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Regulatory update: Market review into the supply of card-acquiring services

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Background

On the 24th July 2018, the Payment Systems Regulator (PSR) published a draft terms of reference for a market review into the supply of card-acquiring services in the UK. It will remain open to consultation over the summer of 2018. Through this review, the PSR aims to study the competitiveness of the market and ensure that services provided are in merchants’ and consumers’ interests.

Card payments are vital for the movement of funds within the UK economy. In 2017, there were 13.2 billion debit card payments (totalling £523 billion) and 3.1 billion credit card payments (totalling £168 billion). The number of merchants now accepting card payments continues to grow, with debit card transactions having now overtaken cash payments as the most common payment method.

However, many stakeholders have raised concerns about the card acceptance process and whether the fees associated are fair to both merchants and consumers. The PSR has focussed on the supply of card acquiring services primarily for two reasons:

1.    There are concerns over competition in the supply of card acquiring services, primarily for smaller merchants, driven by the view that acquirers are holding on to the savings made from the Interchange Fee Regulation (IFR) caps introduced in 2015.

2.    The expectation that any card payment system problems that affect merchants would materialise through the charges and services they receive from acquirers and payment facilitators.

KEY POINTS

The proposed scope of the market review

The PSR proposes to examine the supply of card acquiring services by acquirers and payment facilitators in the UK, with the role of ISOs (Independent Sales Organisations) also considered. 

The focus will be on the supply of services in relation to Mastercard and Visa, due to their strength in the UK market (98% of cards in use in the UK are branded Visa or Mastercard), while other schemes will also be observed and examined.

Other non-card related payment acceptance services will not be considered in scope as they do not appear to be a good alternative to card acceptance for merchants.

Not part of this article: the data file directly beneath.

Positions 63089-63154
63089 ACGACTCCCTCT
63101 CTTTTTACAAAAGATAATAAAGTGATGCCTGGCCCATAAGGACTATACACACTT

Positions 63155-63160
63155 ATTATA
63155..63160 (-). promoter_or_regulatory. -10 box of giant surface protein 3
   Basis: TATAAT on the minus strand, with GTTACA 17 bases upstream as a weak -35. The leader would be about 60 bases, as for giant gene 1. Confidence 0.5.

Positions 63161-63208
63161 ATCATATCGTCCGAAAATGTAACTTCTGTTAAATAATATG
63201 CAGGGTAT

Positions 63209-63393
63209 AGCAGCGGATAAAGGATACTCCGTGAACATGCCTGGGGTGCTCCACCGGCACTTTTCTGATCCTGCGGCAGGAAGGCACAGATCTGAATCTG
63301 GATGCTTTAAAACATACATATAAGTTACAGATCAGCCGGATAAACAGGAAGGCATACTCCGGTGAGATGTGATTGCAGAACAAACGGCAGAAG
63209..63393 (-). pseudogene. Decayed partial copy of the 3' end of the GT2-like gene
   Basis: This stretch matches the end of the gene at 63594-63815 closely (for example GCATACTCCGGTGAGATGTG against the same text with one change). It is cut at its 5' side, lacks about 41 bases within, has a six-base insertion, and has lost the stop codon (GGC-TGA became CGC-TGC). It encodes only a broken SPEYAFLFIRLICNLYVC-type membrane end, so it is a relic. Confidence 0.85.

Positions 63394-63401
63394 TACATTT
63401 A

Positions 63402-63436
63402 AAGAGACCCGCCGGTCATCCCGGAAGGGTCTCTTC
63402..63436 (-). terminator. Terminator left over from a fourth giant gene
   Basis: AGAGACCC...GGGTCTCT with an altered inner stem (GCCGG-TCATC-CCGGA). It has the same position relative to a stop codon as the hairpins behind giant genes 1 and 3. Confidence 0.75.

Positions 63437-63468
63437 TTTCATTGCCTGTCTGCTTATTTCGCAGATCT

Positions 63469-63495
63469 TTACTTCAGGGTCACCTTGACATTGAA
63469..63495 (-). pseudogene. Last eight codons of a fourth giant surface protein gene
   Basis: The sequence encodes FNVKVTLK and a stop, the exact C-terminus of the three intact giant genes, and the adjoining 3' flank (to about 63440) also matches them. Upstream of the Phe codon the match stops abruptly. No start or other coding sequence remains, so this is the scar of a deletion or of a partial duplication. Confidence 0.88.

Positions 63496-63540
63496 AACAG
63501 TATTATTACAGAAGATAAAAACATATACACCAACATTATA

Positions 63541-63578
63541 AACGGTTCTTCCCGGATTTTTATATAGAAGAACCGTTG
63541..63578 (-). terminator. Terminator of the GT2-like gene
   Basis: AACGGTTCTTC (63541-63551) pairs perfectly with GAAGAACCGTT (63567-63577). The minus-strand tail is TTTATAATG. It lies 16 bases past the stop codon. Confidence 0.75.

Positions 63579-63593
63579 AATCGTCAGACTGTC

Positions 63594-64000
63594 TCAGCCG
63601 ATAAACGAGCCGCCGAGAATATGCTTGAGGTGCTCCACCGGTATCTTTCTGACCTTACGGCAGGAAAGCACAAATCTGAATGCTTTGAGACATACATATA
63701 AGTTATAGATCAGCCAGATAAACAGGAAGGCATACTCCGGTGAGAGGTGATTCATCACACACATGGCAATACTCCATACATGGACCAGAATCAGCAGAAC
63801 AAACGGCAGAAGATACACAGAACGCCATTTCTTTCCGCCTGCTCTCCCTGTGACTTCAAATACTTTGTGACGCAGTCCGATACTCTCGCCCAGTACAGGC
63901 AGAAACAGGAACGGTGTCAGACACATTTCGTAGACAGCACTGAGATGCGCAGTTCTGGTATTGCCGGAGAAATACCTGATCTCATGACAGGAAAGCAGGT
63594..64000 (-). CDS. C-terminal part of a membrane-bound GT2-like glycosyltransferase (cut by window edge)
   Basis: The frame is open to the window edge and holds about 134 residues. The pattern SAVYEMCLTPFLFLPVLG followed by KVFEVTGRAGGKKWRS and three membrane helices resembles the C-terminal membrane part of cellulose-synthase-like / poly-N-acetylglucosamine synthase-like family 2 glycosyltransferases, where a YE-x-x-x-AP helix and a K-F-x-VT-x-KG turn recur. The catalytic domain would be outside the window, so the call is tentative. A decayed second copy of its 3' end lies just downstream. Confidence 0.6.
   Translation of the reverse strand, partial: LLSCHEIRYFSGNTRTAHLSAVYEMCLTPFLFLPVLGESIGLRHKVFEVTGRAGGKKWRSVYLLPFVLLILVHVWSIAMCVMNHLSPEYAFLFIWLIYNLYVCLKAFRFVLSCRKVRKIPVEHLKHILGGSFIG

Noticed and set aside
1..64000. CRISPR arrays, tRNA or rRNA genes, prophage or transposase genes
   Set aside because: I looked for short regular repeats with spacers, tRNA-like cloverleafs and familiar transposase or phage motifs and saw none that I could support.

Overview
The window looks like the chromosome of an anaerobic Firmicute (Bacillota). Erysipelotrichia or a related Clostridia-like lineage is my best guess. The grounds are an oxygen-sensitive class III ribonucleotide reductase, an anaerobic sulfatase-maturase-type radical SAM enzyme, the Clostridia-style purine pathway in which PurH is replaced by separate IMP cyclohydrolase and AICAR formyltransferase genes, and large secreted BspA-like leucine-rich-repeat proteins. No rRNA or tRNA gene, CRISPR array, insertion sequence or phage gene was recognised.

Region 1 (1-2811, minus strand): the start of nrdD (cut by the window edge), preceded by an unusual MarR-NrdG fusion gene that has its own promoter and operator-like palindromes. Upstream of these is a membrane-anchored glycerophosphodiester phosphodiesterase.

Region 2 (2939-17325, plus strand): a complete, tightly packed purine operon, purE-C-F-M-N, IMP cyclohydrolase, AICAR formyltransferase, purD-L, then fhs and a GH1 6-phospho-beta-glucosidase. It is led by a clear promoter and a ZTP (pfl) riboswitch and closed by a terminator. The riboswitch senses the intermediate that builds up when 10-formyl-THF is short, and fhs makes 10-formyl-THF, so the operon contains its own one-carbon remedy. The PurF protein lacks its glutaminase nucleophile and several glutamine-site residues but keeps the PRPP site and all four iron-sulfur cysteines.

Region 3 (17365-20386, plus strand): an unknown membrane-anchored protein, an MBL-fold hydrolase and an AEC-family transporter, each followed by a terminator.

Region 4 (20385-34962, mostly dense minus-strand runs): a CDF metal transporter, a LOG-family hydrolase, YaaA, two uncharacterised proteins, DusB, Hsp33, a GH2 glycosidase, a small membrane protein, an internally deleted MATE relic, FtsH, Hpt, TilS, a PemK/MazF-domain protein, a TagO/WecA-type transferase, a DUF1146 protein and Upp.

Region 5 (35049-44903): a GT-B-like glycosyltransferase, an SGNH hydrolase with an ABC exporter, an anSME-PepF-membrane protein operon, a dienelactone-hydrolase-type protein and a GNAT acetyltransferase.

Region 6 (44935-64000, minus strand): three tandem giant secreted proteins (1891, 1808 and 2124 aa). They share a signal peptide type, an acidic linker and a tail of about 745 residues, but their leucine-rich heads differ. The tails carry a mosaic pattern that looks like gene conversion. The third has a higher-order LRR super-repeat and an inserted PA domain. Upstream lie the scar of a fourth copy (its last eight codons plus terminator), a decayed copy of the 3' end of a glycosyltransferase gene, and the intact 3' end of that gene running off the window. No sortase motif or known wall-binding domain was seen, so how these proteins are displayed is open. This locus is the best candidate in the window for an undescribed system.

PSR’s proposed approach

To understand the effectiveness and the level of competition in the supply of card acquiring services, the examination will include:

  • The nature and characteristics of card-acquiring services
  • The availability of credible alternatives for some or all merchants
  • The historical development of card acquiring services and how they share the market
  • How providers of card-acquiring services compete for merchants, and how this process affects merchants
  • How merchants buy card-acquiring services
  • The surrounding regulatory and legal framework
  • The scope for differentiation and innovation

The PSR will explore the outcomes of the competitive process, including the fees merchants pay and quality of service.

Specific issues of interest

Three key issues have been identified from stakeholder and desk-based analysis. However, the PSR notes that it does not yet have a view, at the outset of the consultation, on the impact or issues that may arise concerning the supply of card acquiring services. These key issues are:

1.    Barriers to entry or expansion — It can be challenging to offer new card acquiring services and thereby create more competitive pressure on established suppliers. The PSR wants to understand the technical, contractual, legal or regulatory or ‘economies of scale’ barriers to entry or expansion.

2.    Barriers to switching and searching by merchants — The PSR would like to examine how merchants choose between providers. When there are barriers to switching and searching, a merchant may become less responsive to price increases and quality of service issues.

3.    Availability of services that facilitate merchant decision making — It is suggested that greater access to services for merchants would help them make better choices about card acquiring services and would promote competition.

Possible outcomes

In the event of the PSR identifying any detriment to service users, there is a range of actions which can be taken, such as setting up industry initiatives to prevent further detriment or making proposals to the Financial Conduct Authority (FCA) for targeted intervention.

If there is a combination of detrimental factors that create an adverse impact on competition, the matter could be referred to the Competition Markets Authority (CMA) for an in-depth investigation. Any actions taken are to follow the three principles of efficiency, proportionality and transparency.

NEXT STEPS

The consultation welcomes feedback on the draft terms of reference and has provided a list of consultation questions. The PSR is consulting over the summer and is open to comments. The consultation feedback will close on the 14th September 2018.

CONSIDERATIONS FOR FIRMS

Card and non-card payment acceptance is a critical activity for all firms. The management of this activity is vital to ensure firms manage their costs and charges effectively, support any mandatory regulatory compliance related to payments, and deliver the best and most appropriate payment methods to their customers.

Huntswood's in-house experts have the knowledge and experience needed to work with you across all areas of payments, including across the acquiring market. This could include detailing how firms can deliver the best customer journey and experience, achieve regulatory readiness and compliance, deliver the most appropriate payments operating model, and ensure payments security. We are also well placed to help you identify and respond to the commercial opportunities and challenges presented as part of this market consultation.